OK, today Brett and I travelled over 750 km in 8 hours from Nagambie in Victoria to Sydney. Conceptually we shifted in time from somewhere between 200 BC - 1642 to the 21st century. (To explain, every second Easter for the past 22 years a gathering of medieval reenactors has been held that attracts up to 300+ people from all over Australia and sometimes New Zealand. Depending on your interests you can join in feasts, fighting, learning a craft or skill, gaming, carousing or just catching up with friends)
Like all the previous times, this year's Conferention (so called because for years there was a debate about whether it was a Conference or a Convention, and eventually someone coined a new word to shut everybody up) was a camping event. Unlike other years however, this one was held on a private property with no facilities, so the organisers had to build toilets and a shower block from scratch. They did a fine job. There was even a bath-house with a huge tub which was heated via a copper coil and firepit arrangement. I shared it with half a dozen of my group on Saturday afternoon. After an hour or so I started to feel a bit wrinkled, but the others wanted to stay in a while, so I got dressed in my authentic linen underwear and played at being the bath-house attendant and general go-fer. This included adding hot or cold water to order and fetching beer and cider from the tavern for the bathers. Great fun!
I used to be seriously into reenactment combat, but it's been a few years since I did any large scale melee fighting, so instead I hung around the tavern and Perki Kamaki (legendary coffee-shop) watching the gaming, talking to friends and catching up on the handsewing not completed before Easter. Did some dancing on Friday night, teaching people easy ECD numbers like Gathering Peascods and Jenny Pluck Pears, but one of our dancers was struck by appendicitis just before leaving Sydney leaving the group with 4 seasoned dancers. By Monday night, which would have been a good night for dancing because it was outside & the dust was reduced, the others were too stuffed and I wasn't up to dragging in and teaching newbies. Maybe I should have done a workshop in the afternoon, we had hot and cold running musicians happy to play for us, but the one I did at the last Conference wasn't well attended except by a lot of under 12 year-olds, so I didn't bother.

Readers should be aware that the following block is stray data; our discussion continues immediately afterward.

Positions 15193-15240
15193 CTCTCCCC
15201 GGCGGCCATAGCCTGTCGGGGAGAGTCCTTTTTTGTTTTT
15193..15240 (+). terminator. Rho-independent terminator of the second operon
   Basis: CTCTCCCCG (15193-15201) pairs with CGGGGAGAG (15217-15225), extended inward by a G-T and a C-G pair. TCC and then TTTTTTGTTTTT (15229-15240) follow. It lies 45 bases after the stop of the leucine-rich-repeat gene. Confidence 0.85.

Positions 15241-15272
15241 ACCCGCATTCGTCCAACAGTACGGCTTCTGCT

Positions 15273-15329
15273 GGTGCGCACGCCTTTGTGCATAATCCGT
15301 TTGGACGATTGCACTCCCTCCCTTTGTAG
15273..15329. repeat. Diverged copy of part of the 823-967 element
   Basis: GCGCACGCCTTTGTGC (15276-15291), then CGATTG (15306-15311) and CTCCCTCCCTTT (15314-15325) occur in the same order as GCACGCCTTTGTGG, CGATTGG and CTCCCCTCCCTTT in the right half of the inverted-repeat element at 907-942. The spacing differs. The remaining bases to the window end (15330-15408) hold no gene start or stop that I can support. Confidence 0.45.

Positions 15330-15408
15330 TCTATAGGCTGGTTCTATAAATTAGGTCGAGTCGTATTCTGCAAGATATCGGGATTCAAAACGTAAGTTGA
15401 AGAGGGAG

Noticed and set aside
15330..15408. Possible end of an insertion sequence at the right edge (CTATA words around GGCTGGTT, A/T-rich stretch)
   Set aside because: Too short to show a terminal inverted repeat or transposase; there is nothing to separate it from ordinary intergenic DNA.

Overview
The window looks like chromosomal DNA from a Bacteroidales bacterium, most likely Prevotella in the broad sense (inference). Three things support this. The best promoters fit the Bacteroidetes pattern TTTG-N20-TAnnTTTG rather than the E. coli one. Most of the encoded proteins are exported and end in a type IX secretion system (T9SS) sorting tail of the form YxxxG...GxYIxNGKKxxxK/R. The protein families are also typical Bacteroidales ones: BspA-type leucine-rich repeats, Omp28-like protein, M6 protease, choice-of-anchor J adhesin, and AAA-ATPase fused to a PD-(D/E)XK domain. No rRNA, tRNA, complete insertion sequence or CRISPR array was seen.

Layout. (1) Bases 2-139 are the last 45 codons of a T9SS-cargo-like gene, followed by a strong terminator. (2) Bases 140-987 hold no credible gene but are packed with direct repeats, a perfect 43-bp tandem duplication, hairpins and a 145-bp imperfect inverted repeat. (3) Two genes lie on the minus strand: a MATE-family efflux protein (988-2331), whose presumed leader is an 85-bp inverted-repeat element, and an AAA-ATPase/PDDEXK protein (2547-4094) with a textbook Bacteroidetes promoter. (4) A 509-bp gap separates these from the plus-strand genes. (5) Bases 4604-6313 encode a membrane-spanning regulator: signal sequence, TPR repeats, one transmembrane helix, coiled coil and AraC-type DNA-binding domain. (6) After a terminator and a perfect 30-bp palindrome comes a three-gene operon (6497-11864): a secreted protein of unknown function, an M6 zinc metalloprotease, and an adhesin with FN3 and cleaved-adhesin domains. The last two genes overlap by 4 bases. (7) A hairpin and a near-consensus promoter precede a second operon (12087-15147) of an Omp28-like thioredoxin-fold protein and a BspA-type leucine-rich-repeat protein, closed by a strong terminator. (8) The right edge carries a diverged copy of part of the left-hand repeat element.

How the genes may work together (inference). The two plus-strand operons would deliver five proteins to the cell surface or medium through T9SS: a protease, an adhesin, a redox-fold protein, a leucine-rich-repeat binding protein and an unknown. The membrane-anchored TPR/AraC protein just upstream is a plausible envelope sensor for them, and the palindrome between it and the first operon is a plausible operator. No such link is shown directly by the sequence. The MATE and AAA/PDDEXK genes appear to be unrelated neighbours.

Speaking of the under 12 year olds, on Sunday my 17th century group did a drill and march around the campsite and we attacked the wooden fort that was being defended by a bunch of enthusiastic rug rats armed with dowelling swords and other makeshift "weapons". Much fun was had by all and both defenders and attackers fought valiantly. I was carrying a proper 17 foot pike but abandoned it for safety's sake and adopted instead the expedient of waiting until a 'sword' was waved within grabbing distance. We took the fort, then discovered it was impossible to hold, because the kids refused to stay 'dead', declaring they had been turned into ghouls, zombies, vampires etc...! So we retreated a short distance, did the war chant from 'Zulu' in honour of our foe and faded away over the hills. I'm sure the kids enjoyed themselves as some of them came over later and wanted us to attack them again!
Other things of note:
- the dust that got into absolutely everything.
- playing bocce around the piazza on Monday
- wearing my papiermache fish mask to the masked ball on Sunday night & threatening to carry people off to my undersea mansion
- the terrific armour display by the Ancient Greeks
- superb food every day
- cheap ($2) beer and cider, and a very tasty mead
That's pretty much covered it *yawn* - time for bed.